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On Cooking and Serving Pasta

How Do Italians Serve Pasta?


This column has two sources of inspiration: From Italy, the Truth about Pasta, an article Nancy Harmon Jenkins wrote for the New York Times a while back, and a thread on the rec.food.cooking newsgroup in which people said that they preferred their pasta be served with a spoonful of sauce on the top and more on the side so they could add it if they wanted to. When one lives in a country one tends to assume that the national dishes are served the same way beyond the national borders -- this is not necessarily the case when it comes to pasta.

The major difference between pasta as it is served in Italy and pasta as it is served elsewhere is that for an Italian pasta is generally a first course, to be followed by a second course of some kind, be it meat, fish, vegetable, or even pizza (many elegant Italian pizzerie offer huge selections of pasta dishes for their guests to start off with). In other words, it is a part of a meal -- important, yes, but certainly not dominant.

Portion size reflects this: One generally figures a bit less than a quarter pound of uncooked dry pasta per person (i.e. 70-80 grams), which translates into a pleasantly full deep-dish plateful. A mound is too much, because it will leave no space for the rest of the meal.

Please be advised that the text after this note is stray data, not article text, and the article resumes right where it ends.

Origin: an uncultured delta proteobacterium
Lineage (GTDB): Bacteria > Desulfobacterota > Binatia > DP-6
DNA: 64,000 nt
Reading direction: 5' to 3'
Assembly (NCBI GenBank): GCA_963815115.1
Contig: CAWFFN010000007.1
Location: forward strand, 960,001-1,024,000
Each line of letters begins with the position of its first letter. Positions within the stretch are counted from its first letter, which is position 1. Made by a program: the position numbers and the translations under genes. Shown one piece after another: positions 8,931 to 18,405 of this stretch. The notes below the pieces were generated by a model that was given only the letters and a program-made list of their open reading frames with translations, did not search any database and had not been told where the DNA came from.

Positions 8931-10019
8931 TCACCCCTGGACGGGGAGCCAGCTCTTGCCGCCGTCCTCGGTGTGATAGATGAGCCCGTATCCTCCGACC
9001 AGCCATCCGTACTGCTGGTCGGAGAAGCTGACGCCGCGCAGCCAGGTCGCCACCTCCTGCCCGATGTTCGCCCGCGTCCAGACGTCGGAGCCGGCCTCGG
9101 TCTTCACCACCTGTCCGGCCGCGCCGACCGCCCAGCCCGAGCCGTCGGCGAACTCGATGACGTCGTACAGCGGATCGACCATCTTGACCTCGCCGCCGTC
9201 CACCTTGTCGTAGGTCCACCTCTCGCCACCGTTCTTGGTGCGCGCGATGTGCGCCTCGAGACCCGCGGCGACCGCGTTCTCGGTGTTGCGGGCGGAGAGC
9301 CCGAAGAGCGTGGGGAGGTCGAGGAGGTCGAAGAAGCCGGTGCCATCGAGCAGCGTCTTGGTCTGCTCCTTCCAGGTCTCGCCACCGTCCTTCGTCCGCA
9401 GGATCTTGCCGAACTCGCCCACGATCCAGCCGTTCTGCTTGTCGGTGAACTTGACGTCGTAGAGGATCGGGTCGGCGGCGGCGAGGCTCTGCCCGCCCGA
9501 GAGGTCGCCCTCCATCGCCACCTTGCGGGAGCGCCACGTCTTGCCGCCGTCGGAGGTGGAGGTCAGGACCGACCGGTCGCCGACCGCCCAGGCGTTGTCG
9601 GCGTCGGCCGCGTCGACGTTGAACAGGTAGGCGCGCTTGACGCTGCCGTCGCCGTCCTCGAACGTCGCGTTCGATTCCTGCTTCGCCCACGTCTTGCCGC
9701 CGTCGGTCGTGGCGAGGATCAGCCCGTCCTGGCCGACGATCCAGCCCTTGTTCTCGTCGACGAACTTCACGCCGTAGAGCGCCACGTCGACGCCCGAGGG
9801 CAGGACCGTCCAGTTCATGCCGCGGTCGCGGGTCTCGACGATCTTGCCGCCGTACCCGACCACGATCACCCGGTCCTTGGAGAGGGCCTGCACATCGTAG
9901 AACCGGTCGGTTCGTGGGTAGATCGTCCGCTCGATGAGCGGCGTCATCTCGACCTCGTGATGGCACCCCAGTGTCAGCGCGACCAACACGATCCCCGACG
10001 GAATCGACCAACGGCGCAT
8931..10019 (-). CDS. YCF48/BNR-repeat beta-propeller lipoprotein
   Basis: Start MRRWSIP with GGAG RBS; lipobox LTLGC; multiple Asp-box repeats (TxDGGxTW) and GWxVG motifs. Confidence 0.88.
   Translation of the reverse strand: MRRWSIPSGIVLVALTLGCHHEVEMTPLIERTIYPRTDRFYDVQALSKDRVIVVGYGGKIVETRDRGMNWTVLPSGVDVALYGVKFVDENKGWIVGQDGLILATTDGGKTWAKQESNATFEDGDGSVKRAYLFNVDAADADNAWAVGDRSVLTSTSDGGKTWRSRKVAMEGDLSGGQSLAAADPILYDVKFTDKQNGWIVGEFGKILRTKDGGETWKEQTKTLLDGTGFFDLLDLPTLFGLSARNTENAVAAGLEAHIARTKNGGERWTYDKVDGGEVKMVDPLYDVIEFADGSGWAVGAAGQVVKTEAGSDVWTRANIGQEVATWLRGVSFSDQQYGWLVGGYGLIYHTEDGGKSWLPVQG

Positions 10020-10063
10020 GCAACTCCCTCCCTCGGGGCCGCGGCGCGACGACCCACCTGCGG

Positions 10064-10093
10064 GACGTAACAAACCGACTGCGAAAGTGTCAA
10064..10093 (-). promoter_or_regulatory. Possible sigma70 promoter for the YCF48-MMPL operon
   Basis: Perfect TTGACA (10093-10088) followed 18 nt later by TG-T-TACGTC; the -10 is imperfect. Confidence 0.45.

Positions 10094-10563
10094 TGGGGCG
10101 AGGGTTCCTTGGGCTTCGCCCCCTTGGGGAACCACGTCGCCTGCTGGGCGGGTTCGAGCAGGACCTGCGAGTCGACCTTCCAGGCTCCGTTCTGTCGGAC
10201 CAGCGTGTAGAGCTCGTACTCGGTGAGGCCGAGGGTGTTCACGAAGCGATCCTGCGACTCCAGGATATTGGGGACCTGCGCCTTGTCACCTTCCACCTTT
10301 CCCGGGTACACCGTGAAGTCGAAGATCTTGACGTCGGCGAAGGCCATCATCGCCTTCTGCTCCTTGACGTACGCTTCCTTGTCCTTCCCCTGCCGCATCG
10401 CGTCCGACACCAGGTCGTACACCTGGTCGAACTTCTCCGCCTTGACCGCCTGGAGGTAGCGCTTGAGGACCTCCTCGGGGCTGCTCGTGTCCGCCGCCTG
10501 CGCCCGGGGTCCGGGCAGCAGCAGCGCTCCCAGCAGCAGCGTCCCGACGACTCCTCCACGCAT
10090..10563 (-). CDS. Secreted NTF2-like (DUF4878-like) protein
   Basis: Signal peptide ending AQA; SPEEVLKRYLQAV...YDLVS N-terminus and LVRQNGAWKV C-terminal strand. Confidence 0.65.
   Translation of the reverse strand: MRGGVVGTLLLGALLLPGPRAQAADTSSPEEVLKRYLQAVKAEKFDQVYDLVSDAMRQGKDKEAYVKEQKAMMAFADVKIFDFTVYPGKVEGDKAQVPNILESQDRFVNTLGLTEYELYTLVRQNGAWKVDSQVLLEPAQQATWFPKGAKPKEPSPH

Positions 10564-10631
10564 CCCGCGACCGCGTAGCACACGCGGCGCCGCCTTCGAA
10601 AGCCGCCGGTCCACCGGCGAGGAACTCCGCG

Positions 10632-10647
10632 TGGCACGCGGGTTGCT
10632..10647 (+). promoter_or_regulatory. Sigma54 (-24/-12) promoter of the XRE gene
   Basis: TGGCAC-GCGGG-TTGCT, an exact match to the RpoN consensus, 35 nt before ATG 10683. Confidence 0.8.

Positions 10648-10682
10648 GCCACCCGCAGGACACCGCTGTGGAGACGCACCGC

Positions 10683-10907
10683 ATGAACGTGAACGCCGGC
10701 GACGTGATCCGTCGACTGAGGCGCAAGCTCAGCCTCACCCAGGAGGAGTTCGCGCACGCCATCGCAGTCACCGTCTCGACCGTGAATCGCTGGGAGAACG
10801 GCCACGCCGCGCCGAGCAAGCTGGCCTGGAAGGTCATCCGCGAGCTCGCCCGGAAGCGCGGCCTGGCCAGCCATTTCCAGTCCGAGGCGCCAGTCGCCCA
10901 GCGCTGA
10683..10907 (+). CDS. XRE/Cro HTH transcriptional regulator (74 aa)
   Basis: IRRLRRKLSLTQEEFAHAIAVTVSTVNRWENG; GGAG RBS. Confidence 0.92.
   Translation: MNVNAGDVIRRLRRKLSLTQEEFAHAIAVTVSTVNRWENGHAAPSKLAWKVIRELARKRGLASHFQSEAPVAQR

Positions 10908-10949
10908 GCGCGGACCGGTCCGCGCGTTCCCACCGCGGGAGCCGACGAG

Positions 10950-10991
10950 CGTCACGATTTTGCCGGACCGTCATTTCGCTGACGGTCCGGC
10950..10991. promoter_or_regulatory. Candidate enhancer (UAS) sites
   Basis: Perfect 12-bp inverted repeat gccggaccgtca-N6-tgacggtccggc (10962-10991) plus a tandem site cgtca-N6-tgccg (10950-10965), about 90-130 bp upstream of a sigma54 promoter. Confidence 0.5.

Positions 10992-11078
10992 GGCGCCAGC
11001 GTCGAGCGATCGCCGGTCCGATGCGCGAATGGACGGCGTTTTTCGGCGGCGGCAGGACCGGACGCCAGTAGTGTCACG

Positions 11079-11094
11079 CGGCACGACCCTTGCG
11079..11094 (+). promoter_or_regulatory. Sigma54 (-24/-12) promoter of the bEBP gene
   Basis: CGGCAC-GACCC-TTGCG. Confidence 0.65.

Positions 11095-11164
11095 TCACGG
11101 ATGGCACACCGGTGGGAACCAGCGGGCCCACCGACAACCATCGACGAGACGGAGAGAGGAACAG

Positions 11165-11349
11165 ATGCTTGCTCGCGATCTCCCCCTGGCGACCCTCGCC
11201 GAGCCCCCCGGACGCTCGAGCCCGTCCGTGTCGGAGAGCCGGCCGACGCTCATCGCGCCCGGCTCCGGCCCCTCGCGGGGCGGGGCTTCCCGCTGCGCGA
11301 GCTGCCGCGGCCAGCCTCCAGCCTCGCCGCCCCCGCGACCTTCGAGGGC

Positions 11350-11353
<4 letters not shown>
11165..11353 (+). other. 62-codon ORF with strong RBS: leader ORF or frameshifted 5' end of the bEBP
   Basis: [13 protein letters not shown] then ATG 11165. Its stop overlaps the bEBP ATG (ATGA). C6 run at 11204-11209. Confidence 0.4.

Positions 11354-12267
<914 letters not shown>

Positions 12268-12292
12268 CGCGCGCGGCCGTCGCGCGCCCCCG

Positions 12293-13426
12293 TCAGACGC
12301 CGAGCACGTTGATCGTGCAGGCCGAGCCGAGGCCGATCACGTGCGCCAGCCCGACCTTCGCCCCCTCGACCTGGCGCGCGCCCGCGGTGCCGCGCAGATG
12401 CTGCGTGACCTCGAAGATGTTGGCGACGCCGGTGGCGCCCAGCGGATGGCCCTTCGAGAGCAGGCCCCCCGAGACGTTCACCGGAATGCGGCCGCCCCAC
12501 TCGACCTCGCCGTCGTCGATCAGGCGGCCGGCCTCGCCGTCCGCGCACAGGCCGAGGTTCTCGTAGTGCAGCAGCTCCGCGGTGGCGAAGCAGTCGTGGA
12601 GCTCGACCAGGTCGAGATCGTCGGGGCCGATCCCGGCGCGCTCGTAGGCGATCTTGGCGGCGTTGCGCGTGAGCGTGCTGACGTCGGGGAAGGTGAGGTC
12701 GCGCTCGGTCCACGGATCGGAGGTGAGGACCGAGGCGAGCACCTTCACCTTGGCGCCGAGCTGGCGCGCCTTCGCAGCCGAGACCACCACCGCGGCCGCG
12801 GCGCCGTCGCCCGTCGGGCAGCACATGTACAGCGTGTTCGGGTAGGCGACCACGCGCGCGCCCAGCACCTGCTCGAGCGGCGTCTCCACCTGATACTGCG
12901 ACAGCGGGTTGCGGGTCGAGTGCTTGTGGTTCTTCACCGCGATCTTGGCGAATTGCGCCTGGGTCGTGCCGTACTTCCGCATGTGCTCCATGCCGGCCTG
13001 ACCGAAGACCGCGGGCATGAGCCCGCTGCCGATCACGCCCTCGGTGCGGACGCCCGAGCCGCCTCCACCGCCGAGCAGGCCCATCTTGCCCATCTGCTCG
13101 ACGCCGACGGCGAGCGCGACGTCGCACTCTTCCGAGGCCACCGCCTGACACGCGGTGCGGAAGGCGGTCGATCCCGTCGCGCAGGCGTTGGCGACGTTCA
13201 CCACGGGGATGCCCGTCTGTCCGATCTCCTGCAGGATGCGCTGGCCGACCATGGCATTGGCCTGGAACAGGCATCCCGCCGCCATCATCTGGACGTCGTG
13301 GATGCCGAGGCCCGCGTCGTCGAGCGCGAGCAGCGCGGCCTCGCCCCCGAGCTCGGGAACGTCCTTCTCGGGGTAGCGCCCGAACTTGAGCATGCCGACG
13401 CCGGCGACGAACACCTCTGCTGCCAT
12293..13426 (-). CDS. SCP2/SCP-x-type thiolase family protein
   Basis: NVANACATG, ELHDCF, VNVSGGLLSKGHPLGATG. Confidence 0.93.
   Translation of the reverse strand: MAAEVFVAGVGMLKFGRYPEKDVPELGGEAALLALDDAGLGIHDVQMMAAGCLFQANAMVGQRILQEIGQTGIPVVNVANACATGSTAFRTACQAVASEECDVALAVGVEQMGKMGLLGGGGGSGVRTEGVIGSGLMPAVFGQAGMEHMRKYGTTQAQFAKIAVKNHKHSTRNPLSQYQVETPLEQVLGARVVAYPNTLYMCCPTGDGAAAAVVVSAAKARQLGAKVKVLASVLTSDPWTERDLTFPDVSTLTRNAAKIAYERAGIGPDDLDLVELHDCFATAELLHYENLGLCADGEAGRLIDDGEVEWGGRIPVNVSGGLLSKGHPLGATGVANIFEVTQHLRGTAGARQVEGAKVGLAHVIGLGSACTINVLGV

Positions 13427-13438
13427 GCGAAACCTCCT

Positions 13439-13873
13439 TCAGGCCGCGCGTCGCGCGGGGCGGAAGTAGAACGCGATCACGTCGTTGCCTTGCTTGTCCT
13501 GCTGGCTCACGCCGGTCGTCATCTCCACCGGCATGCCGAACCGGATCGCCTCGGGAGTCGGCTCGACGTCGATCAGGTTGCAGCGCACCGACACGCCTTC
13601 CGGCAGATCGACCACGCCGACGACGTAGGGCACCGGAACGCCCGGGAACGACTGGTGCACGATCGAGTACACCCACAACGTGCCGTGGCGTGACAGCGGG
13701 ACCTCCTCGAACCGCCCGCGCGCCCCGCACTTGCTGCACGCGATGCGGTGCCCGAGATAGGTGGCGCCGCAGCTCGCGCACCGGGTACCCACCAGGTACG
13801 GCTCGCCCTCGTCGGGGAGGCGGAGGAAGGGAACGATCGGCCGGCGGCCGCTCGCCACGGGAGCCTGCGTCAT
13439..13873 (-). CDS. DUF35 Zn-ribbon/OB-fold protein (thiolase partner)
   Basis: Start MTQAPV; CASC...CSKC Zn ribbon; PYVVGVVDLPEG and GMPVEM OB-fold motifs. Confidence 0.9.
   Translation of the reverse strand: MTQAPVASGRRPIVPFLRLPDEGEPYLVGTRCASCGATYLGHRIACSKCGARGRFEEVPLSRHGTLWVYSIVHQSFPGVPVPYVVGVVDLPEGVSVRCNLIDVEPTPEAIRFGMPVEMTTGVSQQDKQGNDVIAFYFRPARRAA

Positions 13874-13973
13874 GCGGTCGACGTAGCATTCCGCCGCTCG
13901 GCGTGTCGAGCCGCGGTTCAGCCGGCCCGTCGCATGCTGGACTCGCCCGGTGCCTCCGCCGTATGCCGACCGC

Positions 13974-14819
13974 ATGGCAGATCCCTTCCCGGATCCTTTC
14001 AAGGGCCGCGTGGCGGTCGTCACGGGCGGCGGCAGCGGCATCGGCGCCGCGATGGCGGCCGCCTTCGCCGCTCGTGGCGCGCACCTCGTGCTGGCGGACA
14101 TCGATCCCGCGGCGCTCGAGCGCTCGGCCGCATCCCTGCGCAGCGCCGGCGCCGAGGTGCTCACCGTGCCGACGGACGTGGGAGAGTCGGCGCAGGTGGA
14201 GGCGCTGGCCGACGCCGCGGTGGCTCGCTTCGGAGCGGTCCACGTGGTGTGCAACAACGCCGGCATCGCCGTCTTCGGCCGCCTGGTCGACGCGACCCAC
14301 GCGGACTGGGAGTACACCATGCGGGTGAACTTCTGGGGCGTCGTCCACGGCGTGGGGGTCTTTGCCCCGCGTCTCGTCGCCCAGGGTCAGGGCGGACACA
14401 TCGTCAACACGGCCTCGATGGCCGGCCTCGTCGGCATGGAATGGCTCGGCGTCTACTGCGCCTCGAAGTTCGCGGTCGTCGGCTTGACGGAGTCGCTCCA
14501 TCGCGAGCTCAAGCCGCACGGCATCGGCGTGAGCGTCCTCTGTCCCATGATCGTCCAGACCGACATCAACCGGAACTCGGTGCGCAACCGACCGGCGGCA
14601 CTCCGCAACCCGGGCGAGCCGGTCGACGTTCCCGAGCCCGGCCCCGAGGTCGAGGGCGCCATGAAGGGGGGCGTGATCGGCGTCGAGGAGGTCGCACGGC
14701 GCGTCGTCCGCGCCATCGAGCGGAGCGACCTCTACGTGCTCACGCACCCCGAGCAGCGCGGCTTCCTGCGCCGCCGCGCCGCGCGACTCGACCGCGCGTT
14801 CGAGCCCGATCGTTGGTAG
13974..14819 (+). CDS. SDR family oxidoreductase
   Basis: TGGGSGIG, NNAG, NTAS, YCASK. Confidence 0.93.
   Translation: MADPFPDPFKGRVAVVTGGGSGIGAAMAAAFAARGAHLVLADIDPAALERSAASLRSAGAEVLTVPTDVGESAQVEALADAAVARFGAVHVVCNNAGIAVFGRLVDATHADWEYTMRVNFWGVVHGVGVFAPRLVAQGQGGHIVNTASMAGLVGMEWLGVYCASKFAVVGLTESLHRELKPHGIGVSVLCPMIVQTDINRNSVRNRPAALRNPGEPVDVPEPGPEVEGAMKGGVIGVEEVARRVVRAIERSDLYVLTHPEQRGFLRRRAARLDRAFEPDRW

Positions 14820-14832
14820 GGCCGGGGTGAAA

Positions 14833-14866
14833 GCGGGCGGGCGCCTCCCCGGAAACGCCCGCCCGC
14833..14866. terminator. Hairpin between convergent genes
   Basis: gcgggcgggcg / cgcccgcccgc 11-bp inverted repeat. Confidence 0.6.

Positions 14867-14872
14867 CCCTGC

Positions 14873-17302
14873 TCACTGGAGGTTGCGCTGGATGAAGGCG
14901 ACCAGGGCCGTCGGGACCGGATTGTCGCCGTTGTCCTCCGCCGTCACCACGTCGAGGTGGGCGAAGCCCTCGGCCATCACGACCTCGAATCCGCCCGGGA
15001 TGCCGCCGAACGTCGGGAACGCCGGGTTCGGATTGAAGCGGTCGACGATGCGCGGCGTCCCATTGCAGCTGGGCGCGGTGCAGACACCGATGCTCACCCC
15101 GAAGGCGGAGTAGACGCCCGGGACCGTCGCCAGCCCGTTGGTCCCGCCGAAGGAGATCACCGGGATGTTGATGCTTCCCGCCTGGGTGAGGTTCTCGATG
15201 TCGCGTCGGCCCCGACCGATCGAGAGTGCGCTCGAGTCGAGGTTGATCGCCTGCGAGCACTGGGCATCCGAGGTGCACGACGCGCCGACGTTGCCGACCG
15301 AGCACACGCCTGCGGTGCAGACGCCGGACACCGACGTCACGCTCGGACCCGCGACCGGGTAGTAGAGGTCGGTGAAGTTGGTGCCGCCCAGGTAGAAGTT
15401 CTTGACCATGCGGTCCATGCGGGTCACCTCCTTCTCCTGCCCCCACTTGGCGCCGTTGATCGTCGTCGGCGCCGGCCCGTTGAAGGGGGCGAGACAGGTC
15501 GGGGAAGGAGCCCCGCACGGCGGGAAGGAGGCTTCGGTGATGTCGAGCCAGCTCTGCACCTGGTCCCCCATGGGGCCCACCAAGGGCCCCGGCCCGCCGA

Saucing is also quite important: Moderation is again the key. One to two tablespoons of a liquid sauce such as aglio e olio, and at the most a quarter cup of a thicker sauce such as sugo alla bolognese per person, stirred into the pasta in the serving bowl so as to thoroughly coat the pasta. The pasta should not be swimming in the sauce, nor should it be bone dry: The one complements the other. Grated cheese? Depends upon the sauce; tomato sauce and meat-based sauces generally call for it and cream sauces sometimes profit from it, whereas it can be distracting in vegetable or fish-based sauces. In any case, it is served at the table, and most people opt for one or two teaspoons, not a heavy dusting that overwhelms everything else.

We now come to a thorny issue: What kind of pasta? Though Italian cookbooks, like their English language counterparts, give detailed instructions for home-made pasta, few people here have the time to make it at home except on special occasions. Day-in-and-day-out it's commercially prepared dry pasta out of a box. Nor is this a fallback; properly cooked good quality commercially prepared pasta is just as good if not better than what most people can make at home.

The difference lies in the flour: Commercial producers use semolina, which produces a pasta that will bear up well to cooking, maintaining its pleasant al dente texture on the way to the table. Unfortunately, as a friend of mine who owned a pasta factory observes, preparing dough from semolina requires industrial mixers or several hours of kneading -- more than enough to burn out the motor of a home pasta machine. Because of this home cooks resort to soft wheat flour (grade 00, which has slightly less gluten than American cake flour). The results can be superb but require extreme care in the cooking because the pasta overcooks easily.

Next, the kinds of commercial pasta Italians use..

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